The Soul Stirrers

The Soul Stirrers were an American gospel music group, whose career spans over eighty years.[1] The group was a pioneer in the development of the quartet style of gospel, and a major influence on soul, doo wop, and Motown, some of the secular music that owed much to gospel.

The Soul Stirrers
OriginTrinity, Texas, United States
Years active1926-1960s
MembersWillie Rogers
Ben Odom
Gene Stewart
Michael Grady Jr.
Past membersSam Cooke
Paul Foster
Jesse J. Farley
Johnnie Taylor
Jimmy Outler
Lou Rawls
Martin Jacox
Thomas Breuster
Jackie Banks
Roy Crain
R.H. Harris
Bob King
Julius Cheeks
James Phelps
Arthur Crume
Leroy Crume
Dillard Crume
Rufus Crume
James Davis
James Hardy
Frank Davis
Calvin Henderson (Drummer)
Luther Gamble
Eddie Huffman
Justin Morris
Jackie Heard
Glenn Darden (Drummer)
Gary Blackshear (Drummer)


The group was formed by (Silas) Roy Crain, launching his first quartet who sang in a jubilee style, in 1926 in Trinity, Texas, United States.[1] In the early 1930s, after Crain moved to Houston, he joined an existing group on the condition that it change its name to "the Soul Stirrers". The name "Soul Stirrers" yields from the description of one of Roy Crain's earlier quartets as "soul-stirring." Among the members of that group was R.H. (Rebert) Harris, who soon became its musical leader.[1] The Soul Stirrers, formed as a jubilee quartet, transformed their sound, influenced by hard gospel singers such as Mahalia Jackson and Sister Rosetta Tharpe.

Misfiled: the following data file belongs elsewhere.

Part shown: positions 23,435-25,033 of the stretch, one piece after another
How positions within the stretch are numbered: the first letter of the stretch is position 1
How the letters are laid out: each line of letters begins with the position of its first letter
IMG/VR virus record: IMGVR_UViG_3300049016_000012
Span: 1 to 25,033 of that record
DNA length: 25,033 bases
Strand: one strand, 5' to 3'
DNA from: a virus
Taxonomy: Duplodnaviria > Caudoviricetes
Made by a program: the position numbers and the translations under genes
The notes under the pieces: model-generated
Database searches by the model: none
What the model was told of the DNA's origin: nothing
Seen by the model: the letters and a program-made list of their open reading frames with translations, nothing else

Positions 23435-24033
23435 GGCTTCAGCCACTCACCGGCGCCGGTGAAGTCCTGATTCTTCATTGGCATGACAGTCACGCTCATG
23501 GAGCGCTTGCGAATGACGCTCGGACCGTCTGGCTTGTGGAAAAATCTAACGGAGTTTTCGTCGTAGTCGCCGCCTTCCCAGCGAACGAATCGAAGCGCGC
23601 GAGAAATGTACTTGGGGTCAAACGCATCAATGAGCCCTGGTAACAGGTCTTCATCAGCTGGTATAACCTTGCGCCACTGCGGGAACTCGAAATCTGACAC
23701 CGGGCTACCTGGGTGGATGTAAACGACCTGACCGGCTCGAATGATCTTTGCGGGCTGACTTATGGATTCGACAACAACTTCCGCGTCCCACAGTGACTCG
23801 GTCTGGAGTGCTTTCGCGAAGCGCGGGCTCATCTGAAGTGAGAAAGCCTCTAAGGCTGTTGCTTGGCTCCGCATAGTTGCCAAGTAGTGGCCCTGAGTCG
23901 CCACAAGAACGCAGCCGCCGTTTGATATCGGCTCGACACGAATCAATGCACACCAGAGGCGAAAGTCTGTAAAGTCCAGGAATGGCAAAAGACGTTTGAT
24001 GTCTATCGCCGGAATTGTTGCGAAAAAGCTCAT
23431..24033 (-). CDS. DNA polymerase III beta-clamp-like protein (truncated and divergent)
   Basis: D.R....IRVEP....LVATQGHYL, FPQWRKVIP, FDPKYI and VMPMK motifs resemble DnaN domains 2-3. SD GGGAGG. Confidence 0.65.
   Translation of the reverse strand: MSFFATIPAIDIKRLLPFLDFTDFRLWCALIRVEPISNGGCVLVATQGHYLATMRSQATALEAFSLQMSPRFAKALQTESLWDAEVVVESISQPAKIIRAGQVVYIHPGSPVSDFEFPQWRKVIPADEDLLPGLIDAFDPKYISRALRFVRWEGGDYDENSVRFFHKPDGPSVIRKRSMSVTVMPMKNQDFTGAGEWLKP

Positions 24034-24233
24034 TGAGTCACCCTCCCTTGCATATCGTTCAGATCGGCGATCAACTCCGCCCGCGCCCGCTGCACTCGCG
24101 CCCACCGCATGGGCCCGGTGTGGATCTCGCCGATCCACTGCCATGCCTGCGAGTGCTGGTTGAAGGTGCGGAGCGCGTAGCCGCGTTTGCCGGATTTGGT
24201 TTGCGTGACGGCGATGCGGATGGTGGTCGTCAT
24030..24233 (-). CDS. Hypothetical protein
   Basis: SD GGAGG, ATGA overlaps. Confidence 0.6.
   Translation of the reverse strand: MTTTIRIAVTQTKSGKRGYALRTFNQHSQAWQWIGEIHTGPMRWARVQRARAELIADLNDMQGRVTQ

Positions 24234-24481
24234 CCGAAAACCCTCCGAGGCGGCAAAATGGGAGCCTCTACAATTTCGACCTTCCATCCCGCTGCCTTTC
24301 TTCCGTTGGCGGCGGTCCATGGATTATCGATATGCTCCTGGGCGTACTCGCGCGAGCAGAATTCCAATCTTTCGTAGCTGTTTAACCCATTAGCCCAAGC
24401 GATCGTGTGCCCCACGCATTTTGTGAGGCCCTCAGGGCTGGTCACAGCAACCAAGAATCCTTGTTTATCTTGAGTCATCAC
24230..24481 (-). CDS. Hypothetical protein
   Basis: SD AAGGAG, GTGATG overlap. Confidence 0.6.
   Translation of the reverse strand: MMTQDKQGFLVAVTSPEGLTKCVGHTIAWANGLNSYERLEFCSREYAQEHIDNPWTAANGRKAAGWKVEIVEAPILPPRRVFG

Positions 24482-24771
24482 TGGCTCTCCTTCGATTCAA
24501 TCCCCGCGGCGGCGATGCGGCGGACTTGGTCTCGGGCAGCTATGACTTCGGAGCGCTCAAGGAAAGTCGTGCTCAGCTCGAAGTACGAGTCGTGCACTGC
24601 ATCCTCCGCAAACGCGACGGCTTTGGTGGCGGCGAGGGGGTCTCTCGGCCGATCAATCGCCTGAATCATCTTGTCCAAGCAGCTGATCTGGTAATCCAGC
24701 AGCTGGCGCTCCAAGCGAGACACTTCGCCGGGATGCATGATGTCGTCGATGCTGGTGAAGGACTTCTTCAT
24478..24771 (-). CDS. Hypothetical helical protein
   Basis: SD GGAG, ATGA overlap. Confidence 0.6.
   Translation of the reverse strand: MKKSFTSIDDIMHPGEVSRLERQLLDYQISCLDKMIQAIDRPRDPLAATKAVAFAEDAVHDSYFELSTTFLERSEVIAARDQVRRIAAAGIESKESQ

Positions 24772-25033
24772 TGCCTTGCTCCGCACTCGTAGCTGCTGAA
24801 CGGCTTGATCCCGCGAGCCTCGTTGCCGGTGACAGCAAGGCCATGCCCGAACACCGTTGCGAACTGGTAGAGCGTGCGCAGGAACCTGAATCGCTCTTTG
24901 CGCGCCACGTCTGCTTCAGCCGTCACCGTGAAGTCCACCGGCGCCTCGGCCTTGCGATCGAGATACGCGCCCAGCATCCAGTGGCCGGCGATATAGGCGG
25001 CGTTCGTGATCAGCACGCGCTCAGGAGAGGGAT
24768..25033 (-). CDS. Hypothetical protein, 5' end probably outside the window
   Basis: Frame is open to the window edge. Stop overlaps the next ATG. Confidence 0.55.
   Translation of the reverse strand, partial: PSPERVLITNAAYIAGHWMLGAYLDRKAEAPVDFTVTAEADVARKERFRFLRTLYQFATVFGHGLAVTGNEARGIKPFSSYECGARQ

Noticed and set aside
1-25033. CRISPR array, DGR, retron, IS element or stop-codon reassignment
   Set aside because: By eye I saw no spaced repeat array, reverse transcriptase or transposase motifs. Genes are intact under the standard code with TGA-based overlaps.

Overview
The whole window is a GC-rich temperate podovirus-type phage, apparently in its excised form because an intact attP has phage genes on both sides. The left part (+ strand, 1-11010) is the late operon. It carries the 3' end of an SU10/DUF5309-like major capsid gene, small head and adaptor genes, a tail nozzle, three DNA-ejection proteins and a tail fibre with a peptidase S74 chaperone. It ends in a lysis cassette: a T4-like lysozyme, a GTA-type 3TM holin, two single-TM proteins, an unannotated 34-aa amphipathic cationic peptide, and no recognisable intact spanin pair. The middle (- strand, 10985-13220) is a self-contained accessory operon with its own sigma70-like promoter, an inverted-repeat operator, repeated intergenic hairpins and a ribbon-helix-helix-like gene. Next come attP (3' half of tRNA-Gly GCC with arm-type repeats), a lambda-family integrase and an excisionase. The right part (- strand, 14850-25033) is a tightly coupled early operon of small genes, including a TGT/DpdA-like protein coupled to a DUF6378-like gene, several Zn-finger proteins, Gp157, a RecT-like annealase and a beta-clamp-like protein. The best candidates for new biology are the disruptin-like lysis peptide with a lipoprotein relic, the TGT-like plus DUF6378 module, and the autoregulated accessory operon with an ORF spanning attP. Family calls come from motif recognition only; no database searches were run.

Rebert Harris, also from Trinity, Texas, brought several changes to the Soul Stirrers that affected gospel quartet singing generally. He used a falsetto style that had its antecedents in African music, but which was new to the popular jubilee singing style of the time. He pioneered the "swing lead"---in which two singers would share the job of leading the song, allowing virtuoso singers to increase the emotional intensity of the song as the lead passed between them without disturbing the four part harmony.[1] That innovation led the Soul Stirrers, while still called a quartet, to acquire five members.

The Soul Stirrers made other important changes in those years: ad-libbing lyrics, singing in delayed time, and repeating words in the background as both a rhythmic and emotional support for the lead singers. The Soul Stirrers along with other quartet performers, dropped the "flatfooted" style of jubilee quartets before them and expanded their repertoire from spirituals and traditional hymns to the newer gospel compositions. The group also loosened the rigid arrangements that jubilee quartets had favored to permit individual singers within the group more space for individual development.

In 1936, Alan Lomax recorded the Soul Stirrers for the Library of Congress's American music project, and those four unissued recordings are in the American Folklife Center collection today. They later moved to Chicago, where they broadcast a weekly radio show (WIND) with other famous groups including Golden Gate Quartet and The Famous Blue Jay Singers. As the gospel quartet style of singing became more popular, groups would perform in competitions called "song battles" to further increase the genre's popularity.